PRODUCTION NOTES HUMAN CARGO Every exile makes his own map. - Derek Walcott, Nobel Prize for Literature, 1992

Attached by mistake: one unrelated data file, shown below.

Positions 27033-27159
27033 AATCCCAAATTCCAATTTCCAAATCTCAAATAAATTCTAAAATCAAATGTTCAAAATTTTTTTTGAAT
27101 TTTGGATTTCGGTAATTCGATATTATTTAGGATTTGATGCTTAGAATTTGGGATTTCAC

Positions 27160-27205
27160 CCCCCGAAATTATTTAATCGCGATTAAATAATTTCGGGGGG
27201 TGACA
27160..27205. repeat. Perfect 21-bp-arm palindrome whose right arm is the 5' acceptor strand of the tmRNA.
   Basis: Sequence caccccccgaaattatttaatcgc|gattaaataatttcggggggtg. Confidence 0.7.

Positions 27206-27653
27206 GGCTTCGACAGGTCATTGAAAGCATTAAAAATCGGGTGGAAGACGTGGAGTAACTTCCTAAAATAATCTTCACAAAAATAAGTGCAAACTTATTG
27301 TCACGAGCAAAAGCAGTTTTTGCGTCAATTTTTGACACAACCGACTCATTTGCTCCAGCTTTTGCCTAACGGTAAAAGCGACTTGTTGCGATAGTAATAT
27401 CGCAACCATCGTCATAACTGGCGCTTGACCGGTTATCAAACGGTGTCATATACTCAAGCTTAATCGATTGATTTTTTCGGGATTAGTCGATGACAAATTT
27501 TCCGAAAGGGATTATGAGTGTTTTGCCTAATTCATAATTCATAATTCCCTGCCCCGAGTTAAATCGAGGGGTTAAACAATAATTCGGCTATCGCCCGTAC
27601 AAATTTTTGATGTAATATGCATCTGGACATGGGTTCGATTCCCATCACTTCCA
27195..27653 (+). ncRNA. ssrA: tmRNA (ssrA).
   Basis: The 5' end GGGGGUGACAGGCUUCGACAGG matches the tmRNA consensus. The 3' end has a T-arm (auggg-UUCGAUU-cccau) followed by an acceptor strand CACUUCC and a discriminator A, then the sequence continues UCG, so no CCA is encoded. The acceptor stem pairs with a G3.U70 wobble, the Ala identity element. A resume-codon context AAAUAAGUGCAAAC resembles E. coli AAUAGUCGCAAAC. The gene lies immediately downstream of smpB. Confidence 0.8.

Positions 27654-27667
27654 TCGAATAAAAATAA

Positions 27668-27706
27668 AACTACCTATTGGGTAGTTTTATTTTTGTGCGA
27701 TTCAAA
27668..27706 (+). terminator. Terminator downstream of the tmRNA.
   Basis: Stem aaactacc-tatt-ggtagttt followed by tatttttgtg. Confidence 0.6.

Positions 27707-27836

The richness of Canada is based on the gifts of immigrants: labour, culture, knowledge, dedication. But Canada’s doors are closing. Once welcomed into our vibrant society, many refugees are now marginalized; some are criminalized. Struck by the international community’s culpability in the genocide of Rwanda, Linda Svendsen and Brian McKeown began their research into refugee stories six years ago. They took their examination of refugees from war-torn African countries to Susan Morgan, CBC’s Creative Head of TV Arts and Entertainment. What they had was a twohour special. Morgan wanted more. She wanted to step behind the doors of immigrants and refugees. But she wanted to do so on a large canvas - a six-hour miniseries. And, Morgan had another important suggestion – shoot part of the story where it starts - on location in Africa. Svendsen and McKeown attended refugee hearings, met with Immigration Refugee Board Members and Hearing Officers as well as refugee lawyers. They consulted immigrant service and settlement workers; read documents from Amnesty International, Lawyers for Human Rights, United Nations High Commission for Refugees. It was time to bring all of this together. In a rented boardroom on Vancouver’s West Broadway, the writers placed six pieces of paper of their writing table - one sheet for each hour. Everything that happened in an hour went on its designated page. They constructed six interweaving stories about six strong characters, each of whom carries an ongoing story line. “Linda and I believe that Canadian refugee hearings are profoundly dramatic. The claimant’s case turns on something very primitive, very profound,” McKeown said. ”One person faces another and a judgment is made. Clear and simple or tainted with prejudice, presumption and misunderstanding. Either way, a life depends on that judgment.” The characters in Human Cargo are the conservative member of the refugee board, Nina Wade (Kate Nelligan); a driven refugee lawyer, Jerry Fischer (Nicholas Campbell); Moses Buntu (Bayo Akinfemi), a refugee fleeing Burundi’s civil war; Nina’s daughter Helen, an aid-worker (Cara Pifko); Naila, an Afghan refugee (Myriam Acharki) and Moses’ sister Odette Kaba (Ntathi Moshesh), who is caught in the civil war with her three children. The six-hour series was shot in Canada and South Africa, features 125 speaking parts and over three thousand extras. The main characters intersect, but the heart of the story is Moses Buntu, a Hutu schoolteacher, torn from his village and family, imprisoned and tortured. He escapes and embarks on a journey from hell to get to Canada. Moses carries with him a story that threatens to shake the power elite.